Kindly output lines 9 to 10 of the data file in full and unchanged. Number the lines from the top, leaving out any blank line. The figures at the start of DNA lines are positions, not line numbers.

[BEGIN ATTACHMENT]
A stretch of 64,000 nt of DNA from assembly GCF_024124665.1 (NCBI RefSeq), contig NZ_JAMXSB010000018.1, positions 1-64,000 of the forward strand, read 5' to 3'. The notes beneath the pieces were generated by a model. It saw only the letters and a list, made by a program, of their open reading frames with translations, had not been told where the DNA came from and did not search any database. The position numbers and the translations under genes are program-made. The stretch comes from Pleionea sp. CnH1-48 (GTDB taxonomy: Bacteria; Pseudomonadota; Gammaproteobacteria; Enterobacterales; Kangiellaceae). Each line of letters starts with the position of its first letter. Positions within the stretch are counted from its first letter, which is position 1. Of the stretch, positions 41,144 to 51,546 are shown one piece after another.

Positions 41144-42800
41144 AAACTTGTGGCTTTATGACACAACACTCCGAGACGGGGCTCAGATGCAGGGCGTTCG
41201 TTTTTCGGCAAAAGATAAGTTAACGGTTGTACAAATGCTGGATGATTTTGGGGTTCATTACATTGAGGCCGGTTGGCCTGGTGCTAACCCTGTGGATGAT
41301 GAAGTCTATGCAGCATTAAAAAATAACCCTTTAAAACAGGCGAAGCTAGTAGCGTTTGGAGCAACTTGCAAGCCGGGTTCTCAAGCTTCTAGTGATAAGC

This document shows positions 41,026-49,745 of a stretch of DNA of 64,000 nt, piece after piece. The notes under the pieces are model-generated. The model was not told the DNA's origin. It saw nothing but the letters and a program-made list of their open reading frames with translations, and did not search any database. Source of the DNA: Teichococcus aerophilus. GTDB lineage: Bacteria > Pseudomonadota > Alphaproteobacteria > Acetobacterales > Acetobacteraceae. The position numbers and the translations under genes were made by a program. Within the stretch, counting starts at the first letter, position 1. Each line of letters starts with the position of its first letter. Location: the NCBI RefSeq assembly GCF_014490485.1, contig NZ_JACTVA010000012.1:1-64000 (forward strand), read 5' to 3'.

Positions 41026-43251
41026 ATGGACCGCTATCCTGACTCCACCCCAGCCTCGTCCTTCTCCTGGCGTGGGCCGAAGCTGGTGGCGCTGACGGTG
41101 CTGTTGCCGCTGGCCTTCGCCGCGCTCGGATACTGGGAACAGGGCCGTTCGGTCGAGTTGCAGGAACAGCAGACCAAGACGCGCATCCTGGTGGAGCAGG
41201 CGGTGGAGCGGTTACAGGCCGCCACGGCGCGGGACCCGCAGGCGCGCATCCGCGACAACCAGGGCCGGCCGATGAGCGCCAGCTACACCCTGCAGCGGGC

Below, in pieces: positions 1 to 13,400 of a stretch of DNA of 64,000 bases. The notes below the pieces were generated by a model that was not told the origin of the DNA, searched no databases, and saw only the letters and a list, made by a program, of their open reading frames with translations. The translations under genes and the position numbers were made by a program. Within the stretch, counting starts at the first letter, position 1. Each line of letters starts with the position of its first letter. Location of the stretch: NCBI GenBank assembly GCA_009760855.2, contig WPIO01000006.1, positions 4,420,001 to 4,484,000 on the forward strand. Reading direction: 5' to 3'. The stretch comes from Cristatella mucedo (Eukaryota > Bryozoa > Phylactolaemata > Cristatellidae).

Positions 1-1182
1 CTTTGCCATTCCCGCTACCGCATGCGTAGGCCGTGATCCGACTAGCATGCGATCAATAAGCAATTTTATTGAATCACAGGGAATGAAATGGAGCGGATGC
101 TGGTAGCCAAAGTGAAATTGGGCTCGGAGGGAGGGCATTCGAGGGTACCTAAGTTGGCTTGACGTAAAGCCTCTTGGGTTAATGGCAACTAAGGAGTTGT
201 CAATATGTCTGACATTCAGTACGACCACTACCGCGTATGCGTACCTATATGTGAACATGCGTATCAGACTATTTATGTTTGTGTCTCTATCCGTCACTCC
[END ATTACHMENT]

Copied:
41101 CTGTTGCCGCTGGCCTTCGCCGCGCTCGGATACTGGGAACAGGGCCGTTCGGTCGAGTTGCAGGAACAGCAGACCAAGACGCGCATCCTGGTGGAGCAGG
41201 CGGTGGAGCGGTTACAGGCCGCCACGGCGCGGGACCCGCAGGCGCGCATCCGCGACAACCAGGGCCGGCCGATGAGCGCCAGCTACACCCTGCAGCGGGC